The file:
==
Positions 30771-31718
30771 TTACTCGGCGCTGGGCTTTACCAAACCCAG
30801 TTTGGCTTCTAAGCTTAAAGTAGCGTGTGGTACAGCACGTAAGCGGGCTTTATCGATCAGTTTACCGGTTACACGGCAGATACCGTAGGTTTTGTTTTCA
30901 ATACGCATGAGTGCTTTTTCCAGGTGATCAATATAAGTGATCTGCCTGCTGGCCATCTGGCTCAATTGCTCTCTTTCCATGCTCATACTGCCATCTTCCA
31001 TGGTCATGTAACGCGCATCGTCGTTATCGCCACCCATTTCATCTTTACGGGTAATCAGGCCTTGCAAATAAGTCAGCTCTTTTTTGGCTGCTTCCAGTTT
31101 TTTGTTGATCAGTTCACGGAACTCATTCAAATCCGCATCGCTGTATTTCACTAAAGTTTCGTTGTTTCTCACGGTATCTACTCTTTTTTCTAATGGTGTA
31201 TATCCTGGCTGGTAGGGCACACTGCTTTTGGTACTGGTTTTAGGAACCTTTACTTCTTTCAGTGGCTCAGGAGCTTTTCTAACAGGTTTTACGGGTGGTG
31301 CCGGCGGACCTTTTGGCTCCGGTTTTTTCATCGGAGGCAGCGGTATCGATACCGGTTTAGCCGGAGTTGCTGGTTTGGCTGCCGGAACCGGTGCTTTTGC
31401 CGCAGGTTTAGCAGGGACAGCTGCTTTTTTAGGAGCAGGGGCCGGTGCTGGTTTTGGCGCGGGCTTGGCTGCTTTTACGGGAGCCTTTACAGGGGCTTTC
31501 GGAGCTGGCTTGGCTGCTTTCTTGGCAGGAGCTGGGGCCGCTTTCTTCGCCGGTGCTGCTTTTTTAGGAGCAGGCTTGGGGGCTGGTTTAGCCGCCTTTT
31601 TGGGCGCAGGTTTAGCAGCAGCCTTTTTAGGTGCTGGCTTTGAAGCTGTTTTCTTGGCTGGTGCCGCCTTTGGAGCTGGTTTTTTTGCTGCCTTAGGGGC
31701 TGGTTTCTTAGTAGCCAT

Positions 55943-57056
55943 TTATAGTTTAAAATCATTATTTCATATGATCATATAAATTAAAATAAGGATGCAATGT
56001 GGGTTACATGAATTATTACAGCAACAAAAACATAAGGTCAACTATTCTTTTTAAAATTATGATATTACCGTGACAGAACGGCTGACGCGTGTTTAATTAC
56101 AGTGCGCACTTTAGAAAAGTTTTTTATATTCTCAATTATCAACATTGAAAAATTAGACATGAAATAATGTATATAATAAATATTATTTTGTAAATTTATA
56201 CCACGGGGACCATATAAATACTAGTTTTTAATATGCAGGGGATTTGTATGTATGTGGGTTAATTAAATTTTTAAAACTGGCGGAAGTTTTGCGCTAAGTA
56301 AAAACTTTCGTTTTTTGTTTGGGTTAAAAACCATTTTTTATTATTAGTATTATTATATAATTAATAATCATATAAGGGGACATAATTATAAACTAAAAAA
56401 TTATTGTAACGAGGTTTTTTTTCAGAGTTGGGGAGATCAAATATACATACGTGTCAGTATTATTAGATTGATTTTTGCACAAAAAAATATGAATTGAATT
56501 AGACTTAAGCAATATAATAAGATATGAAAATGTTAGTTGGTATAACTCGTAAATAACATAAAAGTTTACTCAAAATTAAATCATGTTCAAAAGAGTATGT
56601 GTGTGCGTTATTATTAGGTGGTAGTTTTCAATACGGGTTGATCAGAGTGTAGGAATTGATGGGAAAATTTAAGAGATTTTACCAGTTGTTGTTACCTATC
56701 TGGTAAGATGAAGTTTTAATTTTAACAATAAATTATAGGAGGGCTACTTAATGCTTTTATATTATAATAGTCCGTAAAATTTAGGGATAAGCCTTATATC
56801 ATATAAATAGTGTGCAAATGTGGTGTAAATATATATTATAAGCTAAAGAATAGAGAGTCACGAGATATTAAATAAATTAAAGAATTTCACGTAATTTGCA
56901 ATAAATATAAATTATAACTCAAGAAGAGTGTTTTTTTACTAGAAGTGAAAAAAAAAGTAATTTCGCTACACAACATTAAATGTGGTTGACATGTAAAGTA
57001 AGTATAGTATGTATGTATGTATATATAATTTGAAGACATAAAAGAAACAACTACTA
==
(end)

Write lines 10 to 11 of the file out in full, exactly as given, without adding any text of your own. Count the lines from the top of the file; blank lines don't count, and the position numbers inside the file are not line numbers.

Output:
31501 GGAGCTGGCTTGGCTGCTTTCTTGGCAGGAGCTGGGGCCGCTTTCTTCGCCGGTGCTGCTTTTTTAGGAGCAGGCTTGGGGGCTGGTTTAGCCGCCTTTT
31601 TGGGCGCAGGTTTAGCAGCAGCCTTTTTAGGTGCTGGCTTTGAAGCTGTTTTCTTGGCTGGTGCCGCCTTTGGAGCTGGTTTTTTTGCTGCCTTAGGGGC